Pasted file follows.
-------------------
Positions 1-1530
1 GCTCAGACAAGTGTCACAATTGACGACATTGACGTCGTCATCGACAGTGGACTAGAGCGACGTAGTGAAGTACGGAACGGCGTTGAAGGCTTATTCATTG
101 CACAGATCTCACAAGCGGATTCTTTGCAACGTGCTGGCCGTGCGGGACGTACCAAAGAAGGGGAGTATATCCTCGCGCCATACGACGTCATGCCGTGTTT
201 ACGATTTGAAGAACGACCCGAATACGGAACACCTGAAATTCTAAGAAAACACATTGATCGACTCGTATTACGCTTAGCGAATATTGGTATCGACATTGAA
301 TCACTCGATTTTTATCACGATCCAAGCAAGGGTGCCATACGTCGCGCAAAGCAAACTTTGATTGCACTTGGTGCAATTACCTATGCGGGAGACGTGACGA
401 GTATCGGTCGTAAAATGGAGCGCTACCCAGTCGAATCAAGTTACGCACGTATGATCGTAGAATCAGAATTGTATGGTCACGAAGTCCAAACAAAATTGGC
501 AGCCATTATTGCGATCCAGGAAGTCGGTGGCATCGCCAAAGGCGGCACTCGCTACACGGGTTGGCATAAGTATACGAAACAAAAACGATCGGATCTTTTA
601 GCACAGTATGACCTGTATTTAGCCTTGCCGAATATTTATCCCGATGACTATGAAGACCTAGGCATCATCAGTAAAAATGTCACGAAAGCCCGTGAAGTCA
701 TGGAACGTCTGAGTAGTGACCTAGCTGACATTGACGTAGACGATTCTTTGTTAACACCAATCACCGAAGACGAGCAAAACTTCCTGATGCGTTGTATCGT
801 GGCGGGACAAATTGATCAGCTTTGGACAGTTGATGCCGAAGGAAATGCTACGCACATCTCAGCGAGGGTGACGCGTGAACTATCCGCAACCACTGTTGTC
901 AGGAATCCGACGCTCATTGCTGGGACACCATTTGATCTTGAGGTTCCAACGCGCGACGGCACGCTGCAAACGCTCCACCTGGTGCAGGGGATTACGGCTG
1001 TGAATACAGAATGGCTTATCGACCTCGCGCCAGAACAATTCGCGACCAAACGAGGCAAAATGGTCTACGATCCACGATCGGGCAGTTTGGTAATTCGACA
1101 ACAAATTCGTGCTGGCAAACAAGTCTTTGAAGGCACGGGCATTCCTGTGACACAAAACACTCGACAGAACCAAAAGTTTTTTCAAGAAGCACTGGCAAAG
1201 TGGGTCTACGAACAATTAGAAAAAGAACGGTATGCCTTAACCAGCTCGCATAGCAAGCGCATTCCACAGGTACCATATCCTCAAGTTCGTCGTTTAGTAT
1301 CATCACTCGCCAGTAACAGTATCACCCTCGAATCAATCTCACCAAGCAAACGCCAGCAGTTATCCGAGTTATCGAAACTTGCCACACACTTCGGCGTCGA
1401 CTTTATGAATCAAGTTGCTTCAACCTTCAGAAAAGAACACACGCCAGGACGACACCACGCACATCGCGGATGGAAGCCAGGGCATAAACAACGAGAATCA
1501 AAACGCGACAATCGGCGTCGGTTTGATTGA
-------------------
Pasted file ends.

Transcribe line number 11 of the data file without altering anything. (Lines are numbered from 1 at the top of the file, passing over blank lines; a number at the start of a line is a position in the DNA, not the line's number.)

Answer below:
901 AGGAATCCGACGCTCATTGCTGGGACACCATTTGATCTTGAGGTTCCAACGCGCGACGGCACGCTGCAAACGCTCCACCTGGTGCAGGGGATTACGGCTG